Wolverhampton & Dudley Breweries, the regional brewer in the throes of a £453m hostile bid from Pubmaster, yesterday strengthened its defences against the pub operator by promising to return £100m to shareholders by the end of December.
The fully underwritten share buyback, which will be made via a tender offer, depends on Wolves achieving £65m of disposals by the end of 2001. It is the first step in a strategic plan announced earlier this year to return £200m, or 212p per share, to shareholders by April 2003.
Ralph Findlay, Wolves' chief executive, said the brewer had received indicative offers worth £121m for the 170 pubs it plans to sell, including the Pitcher & Piano chain, but hoped to raise £135m in total.
"Everything is about shareholder value," said Mr Findlay, commenting on the brewer's forecasts that profits before tax for the full-year to 29 September will be £76m, up 17 per cent from a year earlier. Exceptional items, resulting from rationalising brewing activities and restructuring the pub estate, are expected to total £10.6m.
John Sand, chief executive of Pubmaster, which is part-owned by the German bank WestLB, attacked Wolves' latest defence document as "nothing new, just more promises that things will be better in the future". Mr Sand said: "The choice is 480p in cash now or further depressing failure from the current Wolves management team."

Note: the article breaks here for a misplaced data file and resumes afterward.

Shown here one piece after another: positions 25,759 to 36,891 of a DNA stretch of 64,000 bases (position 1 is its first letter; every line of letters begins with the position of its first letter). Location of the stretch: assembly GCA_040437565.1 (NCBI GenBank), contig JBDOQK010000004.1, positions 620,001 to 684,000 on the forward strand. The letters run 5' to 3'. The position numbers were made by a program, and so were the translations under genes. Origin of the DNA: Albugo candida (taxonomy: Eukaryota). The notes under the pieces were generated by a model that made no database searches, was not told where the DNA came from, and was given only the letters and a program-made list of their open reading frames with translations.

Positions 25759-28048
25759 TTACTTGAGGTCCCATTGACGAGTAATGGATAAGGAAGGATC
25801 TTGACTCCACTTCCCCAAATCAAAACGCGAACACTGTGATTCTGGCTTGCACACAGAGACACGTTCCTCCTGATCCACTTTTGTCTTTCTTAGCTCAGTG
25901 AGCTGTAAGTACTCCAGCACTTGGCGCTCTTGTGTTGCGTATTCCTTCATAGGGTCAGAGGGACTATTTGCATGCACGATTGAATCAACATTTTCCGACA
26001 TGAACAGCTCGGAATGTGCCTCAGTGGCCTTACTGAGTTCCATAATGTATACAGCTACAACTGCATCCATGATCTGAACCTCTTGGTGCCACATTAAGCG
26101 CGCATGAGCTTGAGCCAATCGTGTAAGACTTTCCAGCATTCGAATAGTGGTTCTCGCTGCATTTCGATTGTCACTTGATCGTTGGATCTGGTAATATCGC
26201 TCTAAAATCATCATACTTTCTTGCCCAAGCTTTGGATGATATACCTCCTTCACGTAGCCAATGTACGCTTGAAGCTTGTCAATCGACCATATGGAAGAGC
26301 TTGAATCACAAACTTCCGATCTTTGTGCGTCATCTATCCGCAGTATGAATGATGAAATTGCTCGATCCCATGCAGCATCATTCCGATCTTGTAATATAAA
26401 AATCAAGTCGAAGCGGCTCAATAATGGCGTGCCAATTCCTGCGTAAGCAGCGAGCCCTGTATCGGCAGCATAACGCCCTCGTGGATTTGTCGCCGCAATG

Wolverhampton & Dudley, the brewer of Banks's bitter and Marston's Pedigree, said like-for-like sales in its 550 managed pubs had increased by 3.2 per cent in June. It added that a valuation by Christie & Co of the brewer's retained pub estate was worth 181p per share over its current book value of 483p per share.
Pubmaster, which went hostile with its bid on 1 June, has until next Monday to raise its offer. It has 4.9 per cent acceptances so far.
Wolves shares edged 1p higher to 481p.Reuse content